EAC

Rwanda not bothered about US’s AGOA eligibility suspension

 

KIGALI, Rwanda—The government of the Republic of Rwanda has responded to the news that came in early this week that the country has been withdraw as one of the beneficiary under the American African Growth and Opportunity Act (AGOA) project.

In a statement posted on the government website, Rwanda said the notification by the United States on suspension of duty-free status for Rwandan apparel products under the African Growth and Opportunity Act (AGOA) follows a decision by East African countries to raise tariffs on second-hand clothing imports, in order to promote local manufacturing capacity in garment and other industries.

AGOA is a commendable unilateral gesture to African countries, including Rwanda, meant to promote trade and development through exports. The withdrawal of AGOA benefits is at the discretion of the United States.

The News Times Rwanda reports that in 2006, the Heads of State of Kenya, Rwanda, Tanzania and Uganda agreed to take measures to gradually phase out second-hand clothing.

On 29th, March, 2018, AGOA posted a statement on its website announcing that the U.S. said it plans to suspend duty-free access to Rwandan textile imports because of the African nation’s refusal to lower trade barriers for American-made clothing and shoes.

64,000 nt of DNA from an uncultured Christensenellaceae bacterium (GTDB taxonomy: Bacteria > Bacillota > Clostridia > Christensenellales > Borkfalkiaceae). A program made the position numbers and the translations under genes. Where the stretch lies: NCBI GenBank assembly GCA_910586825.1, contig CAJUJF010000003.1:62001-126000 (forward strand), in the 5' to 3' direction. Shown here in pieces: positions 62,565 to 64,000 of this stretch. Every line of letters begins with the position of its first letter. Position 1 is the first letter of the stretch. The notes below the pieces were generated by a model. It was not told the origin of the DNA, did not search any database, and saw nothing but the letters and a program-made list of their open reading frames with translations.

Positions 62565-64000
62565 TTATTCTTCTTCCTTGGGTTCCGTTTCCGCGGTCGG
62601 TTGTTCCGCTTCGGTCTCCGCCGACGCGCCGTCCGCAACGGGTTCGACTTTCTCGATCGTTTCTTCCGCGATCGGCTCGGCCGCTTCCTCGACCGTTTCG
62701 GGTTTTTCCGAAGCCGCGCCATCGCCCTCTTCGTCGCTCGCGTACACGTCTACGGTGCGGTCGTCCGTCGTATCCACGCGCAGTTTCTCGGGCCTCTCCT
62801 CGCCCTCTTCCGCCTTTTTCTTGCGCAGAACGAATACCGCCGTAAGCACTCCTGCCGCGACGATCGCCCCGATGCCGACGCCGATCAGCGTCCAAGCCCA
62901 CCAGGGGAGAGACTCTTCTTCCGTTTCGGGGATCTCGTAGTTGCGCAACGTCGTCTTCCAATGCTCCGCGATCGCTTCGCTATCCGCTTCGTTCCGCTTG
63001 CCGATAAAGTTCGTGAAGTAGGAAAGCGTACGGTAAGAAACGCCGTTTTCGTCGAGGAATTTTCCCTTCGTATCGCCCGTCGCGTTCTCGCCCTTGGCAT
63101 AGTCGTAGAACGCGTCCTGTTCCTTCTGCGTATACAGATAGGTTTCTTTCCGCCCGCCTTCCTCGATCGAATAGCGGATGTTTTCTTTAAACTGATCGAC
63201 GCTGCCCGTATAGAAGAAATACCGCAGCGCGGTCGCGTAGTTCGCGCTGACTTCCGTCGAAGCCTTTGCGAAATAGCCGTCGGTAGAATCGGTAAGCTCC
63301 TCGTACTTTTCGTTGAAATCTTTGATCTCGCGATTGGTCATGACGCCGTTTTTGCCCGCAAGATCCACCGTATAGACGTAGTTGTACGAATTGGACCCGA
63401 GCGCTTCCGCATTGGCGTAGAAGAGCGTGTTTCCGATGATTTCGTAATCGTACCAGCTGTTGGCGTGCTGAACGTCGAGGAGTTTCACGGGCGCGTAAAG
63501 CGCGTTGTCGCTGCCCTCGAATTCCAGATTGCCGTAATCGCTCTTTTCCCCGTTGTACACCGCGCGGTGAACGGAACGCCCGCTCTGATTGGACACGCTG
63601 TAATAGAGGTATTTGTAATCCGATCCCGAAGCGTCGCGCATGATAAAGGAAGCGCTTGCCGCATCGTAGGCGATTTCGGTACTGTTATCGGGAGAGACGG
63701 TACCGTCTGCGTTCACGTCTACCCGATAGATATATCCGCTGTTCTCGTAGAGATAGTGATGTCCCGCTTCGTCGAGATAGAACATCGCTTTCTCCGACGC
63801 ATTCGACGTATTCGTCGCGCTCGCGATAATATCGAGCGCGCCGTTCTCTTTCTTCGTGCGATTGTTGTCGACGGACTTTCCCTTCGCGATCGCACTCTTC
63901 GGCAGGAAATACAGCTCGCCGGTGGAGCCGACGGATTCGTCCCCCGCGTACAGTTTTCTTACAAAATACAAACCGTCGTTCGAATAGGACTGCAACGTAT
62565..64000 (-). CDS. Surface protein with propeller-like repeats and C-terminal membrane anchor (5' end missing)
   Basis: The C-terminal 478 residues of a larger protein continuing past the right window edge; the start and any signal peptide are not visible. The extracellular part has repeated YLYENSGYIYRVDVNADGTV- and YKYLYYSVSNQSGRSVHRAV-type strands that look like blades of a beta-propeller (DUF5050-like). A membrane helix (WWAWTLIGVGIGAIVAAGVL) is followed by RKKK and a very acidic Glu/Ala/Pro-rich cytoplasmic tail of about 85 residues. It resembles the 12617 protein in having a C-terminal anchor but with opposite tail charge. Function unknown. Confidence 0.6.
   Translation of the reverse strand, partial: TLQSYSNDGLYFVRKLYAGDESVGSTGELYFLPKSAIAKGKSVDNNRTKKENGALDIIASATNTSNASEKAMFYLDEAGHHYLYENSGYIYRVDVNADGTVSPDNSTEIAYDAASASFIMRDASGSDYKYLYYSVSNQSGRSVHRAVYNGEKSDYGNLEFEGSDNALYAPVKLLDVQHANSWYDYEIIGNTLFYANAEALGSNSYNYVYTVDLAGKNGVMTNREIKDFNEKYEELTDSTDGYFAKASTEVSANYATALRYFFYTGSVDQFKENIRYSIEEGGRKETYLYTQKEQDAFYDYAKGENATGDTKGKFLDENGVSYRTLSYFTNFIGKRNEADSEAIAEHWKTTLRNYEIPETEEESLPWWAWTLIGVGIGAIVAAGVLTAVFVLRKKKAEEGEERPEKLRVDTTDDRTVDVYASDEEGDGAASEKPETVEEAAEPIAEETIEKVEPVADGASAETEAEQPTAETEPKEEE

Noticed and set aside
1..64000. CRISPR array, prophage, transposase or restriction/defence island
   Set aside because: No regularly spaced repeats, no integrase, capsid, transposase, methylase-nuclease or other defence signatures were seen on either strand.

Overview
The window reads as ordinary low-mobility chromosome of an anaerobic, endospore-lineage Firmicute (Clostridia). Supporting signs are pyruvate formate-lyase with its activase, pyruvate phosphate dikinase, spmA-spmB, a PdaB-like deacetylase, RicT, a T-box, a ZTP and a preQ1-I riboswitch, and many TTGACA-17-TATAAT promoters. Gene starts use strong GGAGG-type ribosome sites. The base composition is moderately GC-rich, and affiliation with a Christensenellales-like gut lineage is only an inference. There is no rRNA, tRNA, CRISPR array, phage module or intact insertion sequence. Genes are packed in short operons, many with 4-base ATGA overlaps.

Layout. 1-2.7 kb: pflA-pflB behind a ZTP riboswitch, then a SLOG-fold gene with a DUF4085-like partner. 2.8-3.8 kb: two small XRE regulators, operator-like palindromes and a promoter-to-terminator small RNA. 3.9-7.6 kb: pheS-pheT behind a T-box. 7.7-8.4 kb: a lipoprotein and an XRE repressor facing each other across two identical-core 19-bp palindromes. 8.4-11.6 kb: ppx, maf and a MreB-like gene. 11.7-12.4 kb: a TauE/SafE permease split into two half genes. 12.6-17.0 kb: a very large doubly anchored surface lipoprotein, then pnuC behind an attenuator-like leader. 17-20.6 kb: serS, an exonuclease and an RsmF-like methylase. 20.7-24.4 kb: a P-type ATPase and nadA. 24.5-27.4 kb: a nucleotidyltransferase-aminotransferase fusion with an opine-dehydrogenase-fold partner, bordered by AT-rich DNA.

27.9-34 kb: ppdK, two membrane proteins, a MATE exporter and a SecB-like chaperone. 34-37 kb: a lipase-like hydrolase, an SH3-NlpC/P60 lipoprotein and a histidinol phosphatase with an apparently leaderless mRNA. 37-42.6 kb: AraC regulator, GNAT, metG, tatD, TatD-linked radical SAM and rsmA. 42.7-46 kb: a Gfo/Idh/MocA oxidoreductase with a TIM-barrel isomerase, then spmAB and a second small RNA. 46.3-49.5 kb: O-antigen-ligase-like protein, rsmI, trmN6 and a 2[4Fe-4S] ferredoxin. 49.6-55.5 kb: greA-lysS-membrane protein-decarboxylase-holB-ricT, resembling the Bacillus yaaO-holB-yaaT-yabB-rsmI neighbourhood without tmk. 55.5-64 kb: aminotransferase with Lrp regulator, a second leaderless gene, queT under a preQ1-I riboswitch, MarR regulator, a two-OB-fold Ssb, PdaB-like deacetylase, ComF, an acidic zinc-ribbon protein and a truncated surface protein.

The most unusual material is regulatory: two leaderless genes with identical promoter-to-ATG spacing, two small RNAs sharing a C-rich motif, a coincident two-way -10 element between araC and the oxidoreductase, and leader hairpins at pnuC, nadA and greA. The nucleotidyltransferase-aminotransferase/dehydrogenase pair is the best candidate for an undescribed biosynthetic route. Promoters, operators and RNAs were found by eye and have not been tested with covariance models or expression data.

The suspension applies to all AGOA-eligible apparel products from Rwanda in 60 days, the U.S. Trade Representative’s office said in a statement on Thursday.

It was quoted that the USTR last year began an “out-of-cycle" review to determine the eligibility of Rwanda, Tanzania and Uganda to keep their trade benefits under the African Growth and Opportunity Act. AGOA, which was signed into law by President Bill Clinton in 2000, rewards African nations that undertake economic and governance reforms with duty-free U.S. market access.

The USTR’s review was in response to a complaint by the U.S. textile industry over a decision by the three East African nations to ban imports of used clothing and shoes they say are decimating local textile and apparel industries.

The U.S.-based Secondary Materials and Recycled Textiles Association said the ban would impose “significant economic hardship in the U.S. used-clothing industry,” USTR said.

The U.S. exported $330,000 worth of textiles and apparel to Rwanda in 2016 and imported about $460,000. Coffee and tea shipments were Rwanda’s top U.S. export worth $18 million.

BUSINESS ACHIEVER

Rwanda has been improving its overall business environment, winning praise for rebuilding since a genocide in 1994 that killed as many as 800,000 people. The country ranked second in Africa, behind Mauritius, in the World Bank’s 2018 Doing Business report, which said it has carried out the most business-friendly reforms in the region in the past 15 years.

The U.S. won’t suspend AGOA benefits for Tanzania and Uganda because “each has taken steps toward eliminating prohibitive tariff rates on imports of used clothing and footwear and committed not to phase in a ban of these products,” the statement said.

President Donald Trump’s “determinations underscore his commitment to enforcing our trade laws and ensuring fairness in our trade relationships,” Deputy U.S. Trade Representative C.J. Mahoney, said in the statement. Trump has repeatedly expressed his push for “reciprocal” relationships with trading partners.